Workiva Inc. Applauds Bipartisan Introduction of the Financial Data Transparency Act in the U.S. Senate
Workiva Inc., the company powering transparent reporting for a better world, applauded Senator Mark Warner (D-VA) and Senator Mike Crapo (R-ID) for their introduction of the Financial Data Transparency Act (S.4295) in the 117th Congress.
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“At a time when bipartisan support for issues is hard to come by, the Financial Data Transparency Act demonstrates that innovation and capital market efficiency are areas for agreement”
The Financial Data Transparency Act (FDTA) would direct eight major U.S. financial regulatory agencies to adopt uniform, machine-readable data standards for the information they are already required to collect from regulated entities. This proposal complements other legislative efforts to transform government data into open, smart, searchable, and downloadable formats without proprietary restrictions.
“At a time when bipartisan support for issues is hard to come by, the Financial Data Transparency Act demonstrates that innovation and capital market efficiency are areas for agreement,” said Workiva Inc. CEO Marty Vanderploeg. “With the technology available to our financial regulatory agencies today, this legislation is a game-changer, ensuring consistency and transparency across the board. We commend Senators Warner and Crapo’s leadership on this truly transformative bill and urge Congress to pass this common-sense legislation in short order.”
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The FDTA seeks to modernize financial regulatory filings to gain similar efficiencies and benefits found in government innovation programs in tax, banking regulations, and open data reforms. For example, in the 1990s, the IRS and state tax authorities harmonized data standards for tax returns, which transformed that industry by enabling e-filing. In 2005, the FDIC adopted data standards for collecting call reports from U.S. banks, reducing logical and mathematical error rates by more than 90 percent and cutting weeks of time between the submission of the data to the regulator and its subsequent availability to investors.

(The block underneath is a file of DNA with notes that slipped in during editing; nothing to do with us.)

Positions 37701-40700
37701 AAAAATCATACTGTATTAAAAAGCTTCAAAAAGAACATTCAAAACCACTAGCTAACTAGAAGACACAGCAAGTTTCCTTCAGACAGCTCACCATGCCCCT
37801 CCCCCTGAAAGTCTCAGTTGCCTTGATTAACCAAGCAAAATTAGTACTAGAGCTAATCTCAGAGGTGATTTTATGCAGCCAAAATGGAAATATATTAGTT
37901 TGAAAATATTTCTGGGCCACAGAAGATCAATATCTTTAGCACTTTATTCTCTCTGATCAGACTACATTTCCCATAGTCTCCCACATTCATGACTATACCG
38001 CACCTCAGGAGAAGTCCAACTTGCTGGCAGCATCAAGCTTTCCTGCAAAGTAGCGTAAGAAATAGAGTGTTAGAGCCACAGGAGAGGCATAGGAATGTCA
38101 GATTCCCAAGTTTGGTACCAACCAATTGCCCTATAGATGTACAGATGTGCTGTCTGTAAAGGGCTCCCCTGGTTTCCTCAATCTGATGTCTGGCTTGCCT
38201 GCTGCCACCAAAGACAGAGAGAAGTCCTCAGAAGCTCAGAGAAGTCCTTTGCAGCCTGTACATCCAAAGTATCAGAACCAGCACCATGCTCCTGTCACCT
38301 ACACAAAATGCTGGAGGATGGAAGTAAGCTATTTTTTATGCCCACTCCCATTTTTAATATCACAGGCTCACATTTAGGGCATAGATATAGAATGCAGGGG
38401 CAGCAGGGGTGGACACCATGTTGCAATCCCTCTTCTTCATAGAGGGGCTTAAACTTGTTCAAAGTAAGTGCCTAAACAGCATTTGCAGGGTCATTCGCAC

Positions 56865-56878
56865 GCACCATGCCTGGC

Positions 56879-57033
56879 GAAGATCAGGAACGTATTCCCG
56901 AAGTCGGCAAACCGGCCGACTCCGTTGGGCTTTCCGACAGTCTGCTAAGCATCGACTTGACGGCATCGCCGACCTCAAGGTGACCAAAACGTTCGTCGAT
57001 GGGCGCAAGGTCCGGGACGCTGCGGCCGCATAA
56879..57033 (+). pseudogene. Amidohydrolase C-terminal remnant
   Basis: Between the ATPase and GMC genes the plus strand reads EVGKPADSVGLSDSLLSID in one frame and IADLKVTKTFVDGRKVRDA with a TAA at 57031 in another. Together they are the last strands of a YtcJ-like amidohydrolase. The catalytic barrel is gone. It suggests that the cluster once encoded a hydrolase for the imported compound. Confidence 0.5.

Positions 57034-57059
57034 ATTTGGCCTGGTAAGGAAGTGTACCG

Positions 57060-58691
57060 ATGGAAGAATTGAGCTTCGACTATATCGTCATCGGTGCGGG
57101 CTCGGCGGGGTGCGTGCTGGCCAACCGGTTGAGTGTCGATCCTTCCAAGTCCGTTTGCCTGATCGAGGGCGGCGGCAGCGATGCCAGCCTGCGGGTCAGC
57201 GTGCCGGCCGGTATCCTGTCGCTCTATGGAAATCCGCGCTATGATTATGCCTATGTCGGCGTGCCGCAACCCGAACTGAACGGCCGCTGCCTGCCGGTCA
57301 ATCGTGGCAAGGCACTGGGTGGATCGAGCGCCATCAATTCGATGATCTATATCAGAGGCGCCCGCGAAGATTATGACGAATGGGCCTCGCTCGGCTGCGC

The eight major financial regulatory agencies that would be directed to adopt uniform, non-proprietary machine-readable data standards under the FDTA include the Department of the Treasury; the U.S. Securities and Exchange Commission; the Federal Deposit Insurance Corporation; the Office of the Comptroller of the Currency; the Consumer Financial Protection Bureau; the Federal Reserve Board; the National Credit Union Administration; and the Federal Housing Finance Agency.
Investors and regulators need reliable, quality information in a timely manner. With advances in areas of machine-learning and artificial intelligence, the modernization proposed by the FDTA will address both the needs and the growing opportunities for greater smart data reliability that drives more efficient and automated compliance reporting solutions.
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